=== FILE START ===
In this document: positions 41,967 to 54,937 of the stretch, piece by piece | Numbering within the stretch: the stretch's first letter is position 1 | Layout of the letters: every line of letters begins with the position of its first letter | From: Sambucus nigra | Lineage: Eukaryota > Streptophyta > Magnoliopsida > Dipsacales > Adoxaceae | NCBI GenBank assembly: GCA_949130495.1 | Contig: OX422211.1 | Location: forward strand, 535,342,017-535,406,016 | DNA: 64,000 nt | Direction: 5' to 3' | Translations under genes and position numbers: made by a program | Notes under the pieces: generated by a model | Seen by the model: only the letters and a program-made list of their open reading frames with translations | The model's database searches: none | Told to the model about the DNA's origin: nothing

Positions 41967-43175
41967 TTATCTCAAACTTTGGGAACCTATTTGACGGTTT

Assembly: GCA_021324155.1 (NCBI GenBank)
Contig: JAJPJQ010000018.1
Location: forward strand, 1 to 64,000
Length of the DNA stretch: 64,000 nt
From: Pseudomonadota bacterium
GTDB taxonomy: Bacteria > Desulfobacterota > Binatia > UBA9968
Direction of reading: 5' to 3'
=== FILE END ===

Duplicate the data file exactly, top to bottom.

In this document: positions 41,967 to 54,937 of the stretch, piece by piece | Numbering within the stretch: the stretch's first letter is position 1 | Layout of the letters: every line of letters begins with the position of its first letter | From: Sambucus nigra | Lineage: Eukaryota > Streptophyta > Magnoliopsida > Dipsacales > Adoxaceae | NCBI GenBank assembly: GCA_949130495.1 | Contig: OX422211.1 | Location: forward strand, 535,342,017-535,406,016 | DNA: 64,000 nt | Direction: 5' to 3' | Translations under genes and position numbers: made by a program | Notes under the pieces: generated by a model | Seen by the model: only the letters and a program-made list of their open reading frames with translations | The model's database searches: none | Told to the model about the DNA's origin: nothing

Positions 41967-43175
41967 TTATCTCAAACTTTGGGAACCTATTTGACGGTTT

Assembly: GCA_021324155.1 (NCBI GenBank)
Contig: JAJPJQ010000018.1
Location: forward strand, 1 to 64,000
Length of the DNA stretch: 64,000 nt
From: Pseudomonadota bacterium
GTDB taxonomy: Bacteria > Desulfobacterota > Binatia > UBA9968
Direction of reading: 5' to 3'